Embraer has confirmed plans to abandon development of a narrowbody competitor to Airbus and Boeing and instead focus on an estimated $2 billion programme to deliver a re-engined and possibly stretched version of the Embraer 170 and 190 families by 2018.
The move leaves the Bombarder CSeries and Comac C919 alone to challenge the narrowbody duopoly of the 737 and A320.
Embraer considered developing a rival product in the 130-160-seat segment for several years, but the "window of opportunity" collapsed after Boeing decided in August to deliver the re-engined 737 Max in 2017, said Paulo Cesar Souza e Silva, president of Embraer commercial aircraft.
"We aren't seeing at this moment a good business or commercial case in order to move forward and develop a large commercial narrowbody," Silva said. "Our decision is to no longer to focus on the development of a larger jet. We will focus on our current segment."
Embraer instead will target continuing development of a loosely-defined "second-generation" of the E-Jet family, he said.
The E-170, E-175, E-190 and E-195 jets straddle the 70-120 seat market, but the re-engined family could stretch to 130 seats, Silva said.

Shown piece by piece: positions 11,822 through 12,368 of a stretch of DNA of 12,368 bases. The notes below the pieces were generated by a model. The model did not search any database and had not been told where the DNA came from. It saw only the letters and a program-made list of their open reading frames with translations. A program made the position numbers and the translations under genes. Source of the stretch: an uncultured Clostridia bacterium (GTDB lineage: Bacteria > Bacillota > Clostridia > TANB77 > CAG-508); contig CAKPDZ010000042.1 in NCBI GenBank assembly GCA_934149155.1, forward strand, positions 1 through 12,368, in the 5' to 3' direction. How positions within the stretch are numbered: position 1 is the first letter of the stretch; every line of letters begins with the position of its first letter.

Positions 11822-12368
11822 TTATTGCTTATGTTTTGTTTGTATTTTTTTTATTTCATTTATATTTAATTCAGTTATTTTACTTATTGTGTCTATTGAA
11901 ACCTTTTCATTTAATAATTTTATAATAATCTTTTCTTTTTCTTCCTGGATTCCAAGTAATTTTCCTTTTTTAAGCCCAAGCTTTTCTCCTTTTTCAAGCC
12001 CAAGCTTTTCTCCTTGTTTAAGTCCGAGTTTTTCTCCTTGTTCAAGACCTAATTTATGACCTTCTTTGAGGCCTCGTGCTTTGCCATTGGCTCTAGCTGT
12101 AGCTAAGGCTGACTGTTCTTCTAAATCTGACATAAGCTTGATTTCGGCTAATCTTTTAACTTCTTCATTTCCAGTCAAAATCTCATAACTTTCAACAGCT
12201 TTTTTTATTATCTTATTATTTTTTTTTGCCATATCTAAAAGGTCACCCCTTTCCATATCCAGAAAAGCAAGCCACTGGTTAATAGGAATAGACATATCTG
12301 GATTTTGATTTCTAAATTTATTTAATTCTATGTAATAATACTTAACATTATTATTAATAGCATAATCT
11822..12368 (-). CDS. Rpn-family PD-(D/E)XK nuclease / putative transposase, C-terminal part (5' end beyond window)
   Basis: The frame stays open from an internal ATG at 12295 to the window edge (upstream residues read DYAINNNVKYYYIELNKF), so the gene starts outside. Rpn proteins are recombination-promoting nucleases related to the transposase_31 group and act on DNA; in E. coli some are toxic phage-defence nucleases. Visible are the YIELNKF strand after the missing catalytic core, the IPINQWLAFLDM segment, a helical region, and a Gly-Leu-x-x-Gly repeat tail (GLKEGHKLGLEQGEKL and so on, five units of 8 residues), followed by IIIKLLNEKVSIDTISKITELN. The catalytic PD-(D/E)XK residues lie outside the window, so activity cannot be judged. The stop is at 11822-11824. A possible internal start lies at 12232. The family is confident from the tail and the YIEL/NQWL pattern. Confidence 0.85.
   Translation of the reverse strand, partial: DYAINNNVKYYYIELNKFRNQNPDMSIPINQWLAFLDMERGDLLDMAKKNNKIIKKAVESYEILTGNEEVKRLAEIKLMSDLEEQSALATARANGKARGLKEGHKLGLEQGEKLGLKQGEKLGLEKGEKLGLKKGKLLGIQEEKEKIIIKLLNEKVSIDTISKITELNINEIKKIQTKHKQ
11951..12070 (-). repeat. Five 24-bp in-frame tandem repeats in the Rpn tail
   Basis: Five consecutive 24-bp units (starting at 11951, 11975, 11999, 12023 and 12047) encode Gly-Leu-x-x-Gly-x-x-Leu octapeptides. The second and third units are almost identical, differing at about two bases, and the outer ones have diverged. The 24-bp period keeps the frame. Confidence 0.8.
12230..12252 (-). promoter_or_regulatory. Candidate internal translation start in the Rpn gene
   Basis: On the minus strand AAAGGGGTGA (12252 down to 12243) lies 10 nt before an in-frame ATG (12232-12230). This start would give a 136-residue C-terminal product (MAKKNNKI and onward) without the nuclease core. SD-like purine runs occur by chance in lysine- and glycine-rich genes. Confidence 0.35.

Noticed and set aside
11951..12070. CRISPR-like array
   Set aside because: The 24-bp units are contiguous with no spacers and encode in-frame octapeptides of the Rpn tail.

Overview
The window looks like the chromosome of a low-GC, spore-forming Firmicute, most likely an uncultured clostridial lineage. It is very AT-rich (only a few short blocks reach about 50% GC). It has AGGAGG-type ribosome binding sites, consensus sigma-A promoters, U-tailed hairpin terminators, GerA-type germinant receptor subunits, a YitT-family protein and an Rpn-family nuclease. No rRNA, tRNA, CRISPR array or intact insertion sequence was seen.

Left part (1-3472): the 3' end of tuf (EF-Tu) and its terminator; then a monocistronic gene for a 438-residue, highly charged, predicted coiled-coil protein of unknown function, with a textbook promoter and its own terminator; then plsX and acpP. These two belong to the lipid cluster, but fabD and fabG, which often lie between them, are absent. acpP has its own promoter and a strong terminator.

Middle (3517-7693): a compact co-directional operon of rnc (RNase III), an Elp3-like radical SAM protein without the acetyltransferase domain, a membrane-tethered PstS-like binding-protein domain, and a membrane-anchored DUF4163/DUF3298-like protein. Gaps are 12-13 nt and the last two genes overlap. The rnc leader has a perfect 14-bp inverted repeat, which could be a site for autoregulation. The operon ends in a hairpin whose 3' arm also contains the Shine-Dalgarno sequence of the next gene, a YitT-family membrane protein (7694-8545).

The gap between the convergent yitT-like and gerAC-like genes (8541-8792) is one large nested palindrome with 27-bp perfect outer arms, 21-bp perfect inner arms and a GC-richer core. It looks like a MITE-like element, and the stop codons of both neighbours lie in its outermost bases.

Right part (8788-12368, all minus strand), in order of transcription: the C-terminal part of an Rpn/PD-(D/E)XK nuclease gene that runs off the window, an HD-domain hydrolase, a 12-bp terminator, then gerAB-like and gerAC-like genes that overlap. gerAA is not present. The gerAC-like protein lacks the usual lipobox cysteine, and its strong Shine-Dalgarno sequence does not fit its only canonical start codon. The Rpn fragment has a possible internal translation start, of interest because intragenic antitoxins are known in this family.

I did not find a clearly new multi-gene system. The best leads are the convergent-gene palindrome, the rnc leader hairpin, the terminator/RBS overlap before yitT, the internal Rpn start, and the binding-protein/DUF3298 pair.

"[A stretched version] can be a possibility. Of course nothing is yet decided," Silva said, before adding: "I believe many of our customers would like to have such an aircraft."
Embraer has started working with E-Jet customers to start defining the performance goals and technical characteristics of the new aircraft family. Incorporating a composite airframe is among the improvements being considered, Silva said.
But the most important change already decided is to replace the General Electric CF34 with an all-new engine. GE is currently developing an advanced turbofan in the same power class called the "Passport". However, Silva declined to commit to using that powerplant as the default engine for the second-generation E-Jet.
"We are deeply assessing this," Silva said. "Of course, GE is already our major supplier, but we are looking at other options also [and] assessing them."
The re-engined aircraft will have a larger fan diameter, which will require Embraer to install taller landing gear to allow sufficient ground clearance.
Despite committing to the second-generation E-Jet, Embraer will reconsider its options if the plans of its competitors start to change.
"If there is any window of opportunity," Silva said, "we could reconsider our views and change our decision."